f) Intravenous Metrogyl 100ml thrice for 5 days prophylactically given to counteract anaerobic infection

    g) Intravenous Ranitidine 2cc for 5 days for to prevent gastric upset

    h) Tab Phlogam thrice for 5 days to reduce swelling1

    i) Hydrogen peroxide mouthwash and Betadine mouthwash alternatively [5]

Patient was shifted to local primary health centre for monitoring of vital signs. Next Day increasing edema, erythema of face was suggestive of chemical cellulites (Figure 1). Recalled on SOS or after 7 days (Figure 1) (Figure 2). Telephonic consultation was made in between with the PHC incharge and at the end of the week patient was asymptomatic with necrotic sloughing on the floor of the mouth. We reviewed the patient in an interval of a week and at the end of 2 months he was completely recovered (Figure 3).

Figure 1: Extraoral Photograph on 7th day.


Figure 2: Intraoral photograph on 7th day.


Figure 3: 2months Follow up.


Discussion and Conclusion

In Dentistry there are many clear solutions sodium hypochlorite, normal saline, local anaesthesia, hydrogen peroxide and formalin used for different purposes. They all require special storage and handling [6] In our case report mishap happened due to the negligence of the supporting staff (provided by the organisers) but as the amount was low patient survived without any systemic complications. Root cause are firstly, we don't use single use cartridges, for economic reasons. In India most of the practitioners use multi use vials.1 Secondly, we also reuse local anaesthetic solution vial to store other solutions and when the refilled solution is clear then confusion happens, if at all we are reusing the vial, it should be well tagged about the content. Thirdly, keeping the solution not used for injection should not be there in the core clinical area and finally, employing untrained staff as an assistant should not be done because a small mistake from your assistant can create a great trouble to you. We should stick to these rules in practice as well as in camp and specially the rural ones because the value of life is same [7].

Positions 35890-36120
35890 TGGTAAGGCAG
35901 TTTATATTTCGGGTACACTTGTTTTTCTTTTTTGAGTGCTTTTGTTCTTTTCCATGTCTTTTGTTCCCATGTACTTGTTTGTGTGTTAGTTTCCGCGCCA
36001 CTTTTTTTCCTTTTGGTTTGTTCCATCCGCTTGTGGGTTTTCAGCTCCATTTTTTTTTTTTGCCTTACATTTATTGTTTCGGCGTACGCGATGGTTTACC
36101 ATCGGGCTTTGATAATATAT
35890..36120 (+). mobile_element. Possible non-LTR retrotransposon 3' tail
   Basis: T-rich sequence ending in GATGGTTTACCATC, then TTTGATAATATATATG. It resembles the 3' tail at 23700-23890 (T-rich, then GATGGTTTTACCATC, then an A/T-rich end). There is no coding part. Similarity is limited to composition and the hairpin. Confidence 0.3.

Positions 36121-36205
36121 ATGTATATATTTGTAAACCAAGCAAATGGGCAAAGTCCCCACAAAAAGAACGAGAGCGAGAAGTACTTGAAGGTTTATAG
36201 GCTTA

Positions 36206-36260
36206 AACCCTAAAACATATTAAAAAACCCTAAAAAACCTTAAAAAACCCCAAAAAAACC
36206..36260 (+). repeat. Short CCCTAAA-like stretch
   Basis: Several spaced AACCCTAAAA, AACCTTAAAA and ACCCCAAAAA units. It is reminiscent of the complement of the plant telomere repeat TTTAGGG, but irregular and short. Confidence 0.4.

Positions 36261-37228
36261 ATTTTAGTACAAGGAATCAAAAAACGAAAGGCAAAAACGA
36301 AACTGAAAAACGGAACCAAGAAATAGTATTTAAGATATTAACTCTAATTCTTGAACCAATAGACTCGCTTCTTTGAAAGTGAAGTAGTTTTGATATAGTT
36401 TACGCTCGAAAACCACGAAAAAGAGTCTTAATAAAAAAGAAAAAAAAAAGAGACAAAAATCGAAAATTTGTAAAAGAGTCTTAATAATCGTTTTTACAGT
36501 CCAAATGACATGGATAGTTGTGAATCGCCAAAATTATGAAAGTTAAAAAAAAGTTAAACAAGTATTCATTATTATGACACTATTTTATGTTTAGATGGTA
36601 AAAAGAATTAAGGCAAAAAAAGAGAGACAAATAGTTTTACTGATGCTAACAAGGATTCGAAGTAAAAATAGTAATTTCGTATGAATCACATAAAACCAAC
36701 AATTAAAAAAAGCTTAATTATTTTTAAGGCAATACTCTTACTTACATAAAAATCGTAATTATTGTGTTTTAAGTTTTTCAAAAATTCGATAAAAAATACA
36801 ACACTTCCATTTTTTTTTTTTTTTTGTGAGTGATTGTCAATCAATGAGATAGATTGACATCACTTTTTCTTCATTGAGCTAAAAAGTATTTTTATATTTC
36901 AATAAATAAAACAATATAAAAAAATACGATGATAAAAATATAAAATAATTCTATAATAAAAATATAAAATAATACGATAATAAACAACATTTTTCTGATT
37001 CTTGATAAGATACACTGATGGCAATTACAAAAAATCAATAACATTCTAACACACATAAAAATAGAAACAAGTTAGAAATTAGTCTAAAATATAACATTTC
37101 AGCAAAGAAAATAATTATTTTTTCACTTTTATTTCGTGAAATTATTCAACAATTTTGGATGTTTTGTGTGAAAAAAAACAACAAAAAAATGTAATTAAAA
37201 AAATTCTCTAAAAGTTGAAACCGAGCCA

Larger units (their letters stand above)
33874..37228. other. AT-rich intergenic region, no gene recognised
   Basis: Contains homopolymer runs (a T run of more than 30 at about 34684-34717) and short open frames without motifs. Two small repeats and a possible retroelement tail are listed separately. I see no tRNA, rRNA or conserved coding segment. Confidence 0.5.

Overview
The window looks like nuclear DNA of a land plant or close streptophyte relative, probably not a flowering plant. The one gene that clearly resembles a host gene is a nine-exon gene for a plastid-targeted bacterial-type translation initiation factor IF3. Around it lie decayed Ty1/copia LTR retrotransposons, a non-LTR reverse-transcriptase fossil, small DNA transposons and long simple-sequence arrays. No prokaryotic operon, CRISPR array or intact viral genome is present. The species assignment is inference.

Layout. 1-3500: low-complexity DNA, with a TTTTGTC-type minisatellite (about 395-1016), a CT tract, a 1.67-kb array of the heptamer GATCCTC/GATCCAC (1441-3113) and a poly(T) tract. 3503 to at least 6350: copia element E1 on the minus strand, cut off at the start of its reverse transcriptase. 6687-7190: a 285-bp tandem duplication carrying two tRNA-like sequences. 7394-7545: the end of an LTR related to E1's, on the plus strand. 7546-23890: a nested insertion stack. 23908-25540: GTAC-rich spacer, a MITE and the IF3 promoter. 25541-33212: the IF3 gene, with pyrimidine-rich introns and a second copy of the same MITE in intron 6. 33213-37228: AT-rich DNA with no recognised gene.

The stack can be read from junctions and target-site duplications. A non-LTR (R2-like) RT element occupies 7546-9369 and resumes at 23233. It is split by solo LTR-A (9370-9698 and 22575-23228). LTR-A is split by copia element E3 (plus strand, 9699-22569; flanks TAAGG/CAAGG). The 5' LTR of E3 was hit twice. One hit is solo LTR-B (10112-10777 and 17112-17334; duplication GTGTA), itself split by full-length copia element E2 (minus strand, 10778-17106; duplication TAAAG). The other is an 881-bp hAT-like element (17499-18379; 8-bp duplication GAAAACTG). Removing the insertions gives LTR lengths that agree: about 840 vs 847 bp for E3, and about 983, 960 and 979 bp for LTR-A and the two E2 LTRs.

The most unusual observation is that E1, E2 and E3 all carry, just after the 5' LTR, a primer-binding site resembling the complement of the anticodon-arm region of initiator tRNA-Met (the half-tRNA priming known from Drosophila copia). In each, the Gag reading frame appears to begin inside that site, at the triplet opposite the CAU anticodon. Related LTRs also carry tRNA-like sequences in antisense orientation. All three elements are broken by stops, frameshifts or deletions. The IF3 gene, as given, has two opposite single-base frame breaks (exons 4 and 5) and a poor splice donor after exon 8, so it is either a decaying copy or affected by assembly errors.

1. Gupta DS, Srivastava S, Tandon PN, Jurel S, Sharma S, et al. (2011) Formalin induced iatrogenic cellulitis: A rare case of dental negligence. J Oral Maxillofac Surg 69(12): 525-527.
  2. VK Tiwari (2012) Burn wound: How it differs from other wounds? Indian J Plast Surg 45(2): 364-373.
  3. Rajan N, Rahim R, Krishna KS (1985) Formic acid poisoning with suicidal intent: a report of 53 cases. Postgrad Med J 61(711): 35-36.
  4. Pun KK, Yeung CK, Chan TK (1984) Acute intravascular hemolysis due to accidental formalin intoxication during hemodialysis. Clin Nephrol 21(3): 188-190.
  5. Sarode SC, Sarode GS, Ingale Y, Ingale M, Chavan M, et al. (2018) Accidental local infiltration of formalin intothe buccal mucosa: A case report and review of the literature. S Clin Pract 8(1): 1040.
  6. Dandriyal R, Giri KY, Alam S, Singh AP (2014) Accidental intraoral formalin injection: a rare case report. Clin Pract 4(3): 686.
  7. Arakeri G, Brennan PA (2012) Inadvertent injection of formalin mistaken for local anesthetic agent: report of a case. Oral Surg Oral Med Oral Pathol Oral Radiol 113(5): 581-582.